[2/2] string.h: fix incompatibility between FORTIFY_SOURCE and KASAN
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Message ID 20200115063710.15796-3-dja@axtens.net
State New
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  • Fix some incompatibilites between KASAN and FORTIFY_SOURCE
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Commit Message

Daniel Axtens Jan. 15, 2020, 6:37 a.m. UTC
The memcmp KASAN self-test fails on a kernel with both KASAN and
FORTIFY_SOURCE.

When FORTIFY_SOURCE is on, a number of functions are replaced with
fortified versions, which attempt to check the sizes of the operands.
However, these functions often directly invoke __builtin_foo() once they
have performed the fortify check. Using __builtins may bypass KASAN
checks if the compiler decides to inline it's own implementation as
sequence of instructions, rather than emit a function call that goes out
to a KASAN-instrumented implementation.

Why is only memcmp affected?
============================

Of the string and string-like functions that kasan_test tests, only memcmp
is replaced by an inline sequence of instructions in my testing on x86 with
gcc version 9.2.1 20191008 (Ubuntu 9.2.1-9ubuntu2).

I believe this is due to compiler heuristics. For example, if I annotate
kmalloc calls with the alloc_size annotation (and disable some fortify
compile-time checking!), the compiler will replace every memset except the
one in kmalloc_uaf_memset with inline instructions. (I have some WIP
patches to add this annotation.)

Does this affect other functions in string.h?
=============================================

Yes. Anything that uses __builtin_* rather than __real_* could be
affected. This looks like:

 - strncpy
 - strcat
 - strlen
 - strlcpy maybe, under some circumstances?
 - strncat under some circumstances
 - memset
 - memcpy
 - memmove
 - memcmp (as noted)
 - memchr
 - strcpy

Whether a function call is emitted always depends on the compiler. Most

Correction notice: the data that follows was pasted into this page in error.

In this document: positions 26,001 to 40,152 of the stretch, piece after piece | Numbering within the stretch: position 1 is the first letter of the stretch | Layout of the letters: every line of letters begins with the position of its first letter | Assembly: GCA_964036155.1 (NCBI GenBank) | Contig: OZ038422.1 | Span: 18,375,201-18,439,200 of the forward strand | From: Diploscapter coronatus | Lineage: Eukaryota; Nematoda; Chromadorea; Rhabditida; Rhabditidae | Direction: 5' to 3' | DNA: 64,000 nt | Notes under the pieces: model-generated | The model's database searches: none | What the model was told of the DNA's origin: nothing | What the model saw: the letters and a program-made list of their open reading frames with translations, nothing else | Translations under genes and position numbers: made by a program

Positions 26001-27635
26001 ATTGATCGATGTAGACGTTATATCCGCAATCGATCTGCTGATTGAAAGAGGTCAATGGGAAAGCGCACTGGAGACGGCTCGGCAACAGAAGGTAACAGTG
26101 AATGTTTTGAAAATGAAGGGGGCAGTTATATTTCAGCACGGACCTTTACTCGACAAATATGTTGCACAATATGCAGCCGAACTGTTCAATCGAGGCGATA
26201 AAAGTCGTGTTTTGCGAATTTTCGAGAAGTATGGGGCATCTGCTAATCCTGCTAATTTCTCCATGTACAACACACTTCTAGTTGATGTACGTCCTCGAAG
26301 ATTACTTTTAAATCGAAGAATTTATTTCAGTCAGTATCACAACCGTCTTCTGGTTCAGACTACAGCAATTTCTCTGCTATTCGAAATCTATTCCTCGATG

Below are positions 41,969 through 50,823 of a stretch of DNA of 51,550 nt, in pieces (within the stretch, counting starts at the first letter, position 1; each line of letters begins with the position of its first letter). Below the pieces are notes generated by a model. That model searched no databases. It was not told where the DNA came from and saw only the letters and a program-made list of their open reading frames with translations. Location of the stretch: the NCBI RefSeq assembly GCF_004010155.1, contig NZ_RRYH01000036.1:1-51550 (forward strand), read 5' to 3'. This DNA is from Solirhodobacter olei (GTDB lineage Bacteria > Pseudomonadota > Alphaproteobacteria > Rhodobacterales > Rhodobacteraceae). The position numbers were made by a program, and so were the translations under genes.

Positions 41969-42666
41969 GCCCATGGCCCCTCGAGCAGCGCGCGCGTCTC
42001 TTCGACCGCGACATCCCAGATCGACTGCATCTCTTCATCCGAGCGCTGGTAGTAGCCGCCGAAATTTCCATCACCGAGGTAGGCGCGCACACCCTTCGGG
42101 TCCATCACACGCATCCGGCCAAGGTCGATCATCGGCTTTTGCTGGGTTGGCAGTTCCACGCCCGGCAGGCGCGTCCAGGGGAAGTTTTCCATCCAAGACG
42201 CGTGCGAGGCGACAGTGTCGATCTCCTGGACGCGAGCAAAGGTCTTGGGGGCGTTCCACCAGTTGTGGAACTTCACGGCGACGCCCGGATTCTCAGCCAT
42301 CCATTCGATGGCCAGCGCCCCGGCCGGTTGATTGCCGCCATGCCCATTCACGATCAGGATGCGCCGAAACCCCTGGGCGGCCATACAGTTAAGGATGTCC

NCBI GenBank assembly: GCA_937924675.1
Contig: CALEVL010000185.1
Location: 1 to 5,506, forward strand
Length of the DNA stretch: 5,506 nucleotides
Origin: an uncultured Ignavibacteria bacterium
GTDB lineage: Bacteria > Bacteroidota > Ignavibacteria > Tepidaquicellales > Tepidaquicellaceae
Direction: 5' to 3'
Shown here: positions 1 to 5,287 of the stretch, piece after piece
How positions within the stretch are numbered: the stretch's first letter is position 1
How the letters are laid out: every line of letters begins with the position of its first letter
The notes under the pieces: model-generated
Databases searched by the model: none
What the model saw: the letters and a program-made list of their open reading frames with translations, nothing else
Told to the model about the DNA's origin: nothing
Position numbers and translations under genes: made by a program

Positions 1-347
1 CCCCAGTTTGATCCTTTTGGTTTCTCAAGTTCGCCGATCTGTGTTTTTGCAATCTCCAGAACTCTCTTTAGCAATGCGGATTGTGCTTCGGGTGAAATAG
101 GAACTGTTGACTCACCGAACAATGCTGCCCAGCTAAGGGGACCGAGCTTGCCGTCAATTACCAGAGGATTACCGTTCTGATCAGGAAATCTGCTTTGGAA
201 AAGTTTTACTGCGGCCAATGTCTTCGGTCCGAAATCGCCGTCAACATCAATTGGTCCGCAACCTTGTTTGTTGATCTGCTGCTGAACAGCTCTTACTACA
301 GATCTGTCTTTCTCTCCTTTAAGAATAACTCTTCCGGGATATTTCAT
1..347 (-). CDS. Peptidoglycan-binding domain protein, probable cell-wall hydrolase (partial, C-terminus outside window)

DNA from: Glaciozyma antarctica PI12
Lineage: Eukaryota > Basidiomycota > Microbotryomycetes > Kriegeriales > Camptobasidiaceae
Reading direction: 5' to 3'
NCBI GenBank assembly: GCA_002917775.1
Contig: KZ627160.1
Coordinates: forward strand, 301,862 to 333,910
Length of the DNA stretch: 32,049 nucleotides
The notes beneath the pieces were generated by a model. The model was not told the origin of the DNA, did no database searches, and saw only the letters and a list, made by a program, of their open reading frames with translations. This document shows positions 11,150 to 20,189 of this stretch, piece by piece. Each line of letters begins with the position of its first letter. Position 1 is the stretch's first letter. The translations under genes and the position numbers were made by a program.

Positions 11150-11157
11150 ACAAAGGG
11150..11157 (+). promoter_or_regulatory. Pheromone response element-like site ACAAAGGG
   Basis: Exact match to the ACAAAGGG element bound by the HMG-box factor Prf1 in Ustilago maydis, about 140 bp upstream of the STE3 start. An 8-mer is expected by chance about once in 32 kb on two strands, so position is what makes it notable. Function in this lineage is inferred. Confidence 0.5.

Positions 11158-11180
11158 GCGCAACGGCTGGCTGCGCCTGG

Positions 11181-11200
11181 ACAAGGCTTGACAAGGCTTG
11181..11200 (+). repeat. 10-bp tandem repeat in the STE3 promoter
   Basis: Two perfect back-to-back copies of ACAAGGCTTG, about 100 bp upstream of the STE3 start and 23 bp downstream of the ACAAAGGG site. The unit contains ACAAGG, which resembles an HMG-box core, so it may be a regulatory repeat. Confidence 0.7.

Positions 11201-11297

bugs should get caught by FORTIFY_SOURCE, but the missed memcmp test shows
that this is not always the case.

Isn't FORTIFY_SOURCE disabled with KASAN?
========================================-

The string headers on all arches supporting KASAN disable fortify with
kasan, but only when address sanitisation is _also_ disabled. For example
from x86:

 #if defined(CONFIG_KASAN) && !defined(__SANITIZE_ADDRESS__)
 /*
  * For files that are not instrumented (e.g. mm/slub.c) we
  * should use not instrumented version of mem* functions.
  */
 #define memcpy(dst, src, len) __memcpy(dst, src, len)
 #define memmove(dst, src, len) __memmove(dst, src, len)
 #define memset(s, c, n) __memset(s, c, n)

 #ifndef __NO_FORTIFY
 #define __NO_FORTIFY /* FORTIFY_SOURCE uses __builtin_memcpy, etc. */
 #endif

 #endif

This comes from commit 6974f0c4555e ("include/linux/string.h: add the
option of fortified string.h functions"), and doesn't work when KASAN is
enabled and the file is supposed to be sanitised - as with test_kasan.c

I'm pretty sure this is backwards: we shouldn't be using __builtin_memcpy
when we have a KASAN instrumented file, but we can use __builtin_* - and in
many cases all fortification - in files where we don't have
instrumentation.

What is correct behaviour?
==========================

Firstly, there is some overlap between fortification and KASAN: both
provide some level of _runtime_ checking. Only fortify provides
compile-time checking.

KASAN and fortify can pick up different things at runtime: